This is a guest post by Jonathan Poston. Jonathan is currently a business professor at Warren Wilson College, Director of Strategic Partnerships at Drymos Group LLC and an adjunct professor at Galen University in Belize.
Before China became the world’s second largest economy (as it is today), or even the third, fourth or fifth, US high schools and colleges focused heavily on encouraging students to learn Spanish. Now, with incentive dollars (often speculated to be a soft power move by the PRC) coming from the Chinese government for colleges and high schools to teach Mandarin Chinese, Spanish has a little more competition. However, with the exception of a few MBA programs few US schools emphasize understanding China’s (business) culture.
A while back I visited Dr. Dirk Brown, who heads the Faber Entrepreneurship Center at the University of South Carolina and was really impressed to learn that the international MBA students there immerse themselves in foreign language and culture training, with many students choosing to study Chinese language and culture.
Fast forward to this summer, after I had been reading international news, like this 2012 NYTimes piece, China Buys Inroads in the Caribbean, on China’s development ambitions in Central America, when I decided to propose teaching a China business & development course for Galen University in Belize.
According to that NYTimes article, China has made significant gifts (investments?) to various Caribbean countries: A $35 million stadium given to the Bahamas. A sports stadium, grammar school, and renovated hospital to Dominica. A new cricket stadium and power plant to Barbuda and Antigua. An offer to lend $6.3 billion to Caribbean governments.
And then there is China’s talking about building a $40 billion canal through Nicaragua.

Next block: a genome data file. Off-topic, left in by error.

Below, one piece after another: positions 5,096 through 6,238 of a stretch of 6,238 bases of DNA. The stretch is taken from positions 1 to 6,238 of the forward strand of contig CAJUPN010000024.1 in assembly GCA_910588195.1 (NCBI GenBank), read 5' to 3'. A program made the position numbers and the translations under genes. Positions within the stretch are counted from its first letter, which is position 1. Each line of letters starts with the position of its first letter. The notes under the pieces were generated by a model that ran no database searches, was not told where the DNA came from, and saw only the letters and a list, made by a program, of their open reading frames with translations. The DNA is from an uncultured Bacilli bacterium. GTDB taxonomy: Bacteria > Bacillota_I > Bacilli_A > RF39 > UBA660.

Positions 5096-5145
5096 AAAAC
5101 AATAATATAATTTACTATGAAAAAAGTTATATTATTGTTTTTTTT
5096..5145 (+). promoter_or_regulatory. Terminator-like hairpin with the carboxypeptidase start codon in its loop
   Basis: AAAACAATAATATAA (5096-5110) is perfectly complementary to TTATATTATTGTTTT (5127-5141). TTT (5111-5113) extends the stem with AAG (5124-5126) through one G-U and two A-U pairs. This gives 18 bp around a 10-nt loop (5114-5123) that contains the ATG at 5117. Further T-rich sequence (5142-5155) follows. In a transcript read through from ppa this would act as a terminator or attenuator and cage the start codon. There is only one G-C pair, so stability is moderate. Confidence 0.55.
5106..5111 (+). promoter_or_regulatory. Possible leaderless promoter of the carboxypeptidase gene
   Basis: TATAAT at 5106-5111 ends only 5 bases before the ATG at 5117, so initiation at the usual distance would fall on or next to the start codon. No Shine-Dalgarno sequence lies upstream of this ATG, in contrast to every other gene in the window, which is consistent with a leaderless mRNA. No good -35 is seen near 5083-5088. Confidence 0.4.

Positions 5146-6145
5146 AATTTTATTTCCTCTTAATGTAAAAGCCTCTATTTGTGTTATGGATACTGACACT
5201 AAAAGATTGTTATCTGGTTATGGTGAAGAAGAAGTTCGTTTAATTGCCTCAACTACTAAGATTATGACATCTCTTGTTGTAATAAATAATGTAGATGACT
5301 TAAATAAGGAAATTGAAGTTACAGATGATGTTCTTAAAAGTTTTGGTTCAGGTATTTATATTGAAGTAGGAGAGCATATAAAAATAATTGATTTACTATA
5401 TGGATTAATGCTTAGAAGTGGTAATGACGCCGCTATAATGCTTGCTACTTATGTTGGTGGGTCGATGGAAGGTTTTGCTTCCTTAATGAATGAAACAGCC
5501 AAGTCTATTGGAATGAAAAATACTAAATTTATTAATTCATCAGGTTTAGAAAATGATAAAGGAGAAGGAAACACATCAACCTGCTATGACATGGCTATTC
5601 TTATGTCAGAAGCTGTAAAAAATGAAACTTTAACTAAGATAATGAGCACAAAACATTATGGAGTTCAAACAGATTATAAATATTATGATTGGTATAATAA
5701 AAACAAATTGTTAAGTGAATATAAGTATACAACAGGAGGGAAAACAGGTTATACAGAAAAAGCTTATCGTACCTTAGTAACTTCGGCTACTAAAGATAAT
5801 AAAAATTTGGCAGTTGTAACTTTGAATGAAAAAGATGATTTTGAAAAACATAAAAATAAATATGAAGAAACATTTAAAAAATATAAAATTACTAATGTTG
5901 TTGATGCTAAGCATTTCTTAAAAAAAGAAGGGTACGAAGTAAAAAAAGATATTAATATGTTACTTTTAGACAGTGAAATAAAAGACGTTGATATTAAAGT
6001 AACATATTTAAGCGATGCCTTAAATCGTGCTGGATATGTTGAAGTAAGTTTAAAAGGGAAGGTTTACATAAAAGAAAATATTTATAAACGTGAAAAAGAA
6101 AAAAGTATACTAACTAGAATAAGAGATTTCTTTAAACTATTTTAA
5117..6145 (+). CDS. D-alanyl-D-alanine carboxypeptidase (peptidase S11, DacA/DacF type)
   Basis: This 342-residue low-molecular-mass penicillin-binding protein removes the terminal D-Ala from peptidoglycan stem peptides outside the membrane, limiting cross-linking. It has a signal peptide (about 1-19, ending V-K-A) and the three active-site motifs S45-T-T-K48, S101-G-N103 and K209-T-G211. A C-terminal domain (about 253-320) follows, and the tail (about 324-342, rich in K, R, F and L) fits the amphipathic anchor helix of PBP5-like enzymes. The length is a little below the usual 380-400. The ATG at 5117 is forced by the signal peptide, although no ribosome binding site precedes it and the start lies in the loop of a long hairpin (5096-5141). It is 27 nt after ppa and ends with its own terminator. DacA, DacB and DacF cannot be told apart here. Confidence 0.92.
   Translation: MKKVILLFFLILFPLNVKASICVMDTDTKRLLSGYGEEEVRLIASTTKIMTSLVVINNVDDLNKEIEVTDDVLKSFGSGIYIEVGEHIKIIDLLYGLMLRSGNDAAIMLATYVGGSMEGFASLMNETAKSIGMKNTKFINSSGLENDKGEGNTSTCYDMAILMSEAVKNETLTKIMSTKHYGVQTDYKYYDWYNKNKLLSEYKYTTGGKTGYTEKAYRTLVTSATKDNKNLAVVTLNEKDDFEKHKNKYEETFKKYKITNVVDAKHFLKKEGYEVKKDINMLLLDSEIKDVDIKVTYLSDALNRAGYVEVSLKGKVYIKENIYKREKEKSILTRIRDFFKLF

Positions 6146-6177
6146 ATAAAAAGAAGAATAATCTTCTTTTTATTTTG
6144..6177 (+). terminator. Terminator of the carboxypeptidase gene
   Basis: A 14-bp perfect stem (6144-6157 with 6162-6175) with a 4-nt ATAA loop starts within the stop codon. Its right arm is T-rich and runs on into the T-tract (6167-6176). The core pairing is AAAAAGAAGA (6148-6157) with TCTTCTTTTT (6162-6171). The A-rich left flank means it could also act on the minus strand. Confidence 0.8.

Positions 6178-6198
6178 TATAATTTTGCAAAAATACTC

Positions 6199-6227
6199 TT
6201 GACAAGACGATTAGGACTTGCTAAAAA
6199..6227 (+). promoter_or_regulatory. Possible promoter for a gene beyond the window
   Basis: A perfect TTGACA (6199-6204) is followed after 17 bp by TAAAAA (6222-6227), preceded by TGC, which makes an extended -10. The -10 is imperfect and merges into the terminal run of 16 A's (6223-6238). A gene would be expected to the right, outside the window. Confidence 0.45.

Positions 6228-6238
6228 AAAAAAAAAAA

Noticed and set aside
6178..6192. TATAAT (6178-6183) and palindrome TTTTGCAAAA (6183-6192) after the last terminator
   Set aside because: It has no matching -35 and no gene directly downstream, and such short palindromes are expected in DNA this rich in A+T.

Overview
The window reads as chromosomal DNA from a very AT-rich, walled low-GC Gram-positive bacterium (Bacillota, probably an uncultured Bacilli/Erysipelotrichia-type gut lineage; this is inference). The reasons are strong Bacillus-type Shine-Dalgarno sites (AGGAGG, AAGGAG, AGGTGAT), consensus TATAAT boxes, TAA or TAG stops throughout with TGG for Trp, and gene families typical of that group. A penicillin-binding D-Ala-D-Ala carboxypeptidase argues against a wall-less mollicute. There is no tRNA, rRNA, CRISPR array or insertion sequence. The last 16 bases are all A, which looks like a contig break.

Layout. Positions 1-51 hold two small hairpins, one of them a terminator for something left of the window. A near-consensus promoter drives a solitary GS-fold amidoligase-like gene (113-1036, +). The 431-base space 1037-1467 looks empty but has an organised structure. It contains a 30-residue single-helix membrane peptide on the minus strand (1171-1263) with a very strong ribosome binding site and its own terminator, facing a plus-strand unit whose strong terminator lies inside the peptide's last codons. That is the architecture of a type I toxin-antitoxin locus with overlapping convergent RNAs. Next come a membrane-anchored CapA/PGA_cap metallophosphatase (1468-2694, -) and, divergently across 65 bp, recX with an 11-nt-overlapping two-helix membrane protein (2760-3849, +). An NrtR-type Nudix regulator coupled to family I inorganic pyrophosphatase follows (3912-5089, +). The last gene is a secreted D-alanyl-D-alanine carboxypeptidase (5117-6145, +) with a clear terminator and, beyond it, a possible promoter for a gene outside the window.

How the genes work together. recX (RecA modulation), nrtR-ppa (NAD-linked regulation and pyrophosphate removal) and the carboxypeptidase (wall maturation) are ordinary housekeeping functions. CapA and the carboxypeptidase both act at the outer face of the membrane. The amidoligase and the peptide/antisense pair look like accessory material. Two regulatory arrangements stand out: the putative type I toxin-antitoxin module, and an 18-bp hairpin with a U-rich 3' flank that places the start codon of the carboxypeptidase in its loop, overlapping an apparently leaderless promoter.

China’s growing worldwide influence and investments/gifts is sure to impact Central America, and what China’s recent activity in the region means precisely for Belize is unknown, but nonetheless Galen University has accepted my proposal to teach a course this fall titled, “Chinese Business Partnerships & Economic Development.”
I am hoping to incorporate a bit of the following components into my China business course:
- Chinese history basics
- Chinese business culture and etiquette
- China best practices
- International economic development trends and tactics
- Strategic geographic review of Chinese economic centers (ports,manufacturing, capitals, trade zones, etc.),
- Basic conversations in Mandarin (building rapport & getting around)
- Overview of Chinese geopolitics
- Strategic trade relationships
- The Chinese government’s role in business
- Intellectual property protection and security considerations
- Negotiating contracts
- Developing working relationships w/decision makers,
- Structuring and closing deals
I am considering having my students read Selling to China: A Guide to Doing Business in China for Small- and Medium-Sized Companies, by Stanley Chao.
With that said, I am certain the above topics would be sufficient for an entire degree on China business, but naturally in one course, these will be discussed more superficially, and no one will leave the class fluent in Mandarin Chinese, or even close. But, I am hoping this course will serve as a framework for better preparing Belize’s future leaders to sit at the negotiating table with Chinese investors and to walk away with a win-win deal in hand.
My hope in sharing this course outline with China Law Blog readers is to generate some discussion around what China’s involvement in countries so close to the United States is going to mean, both for those countries and for China and the United States and to solicit feedback on what people think I (and others) should be teaching in university-level China business
courses, along with any suggestions on what materials, etc., could be added to a course like this.
What do you think?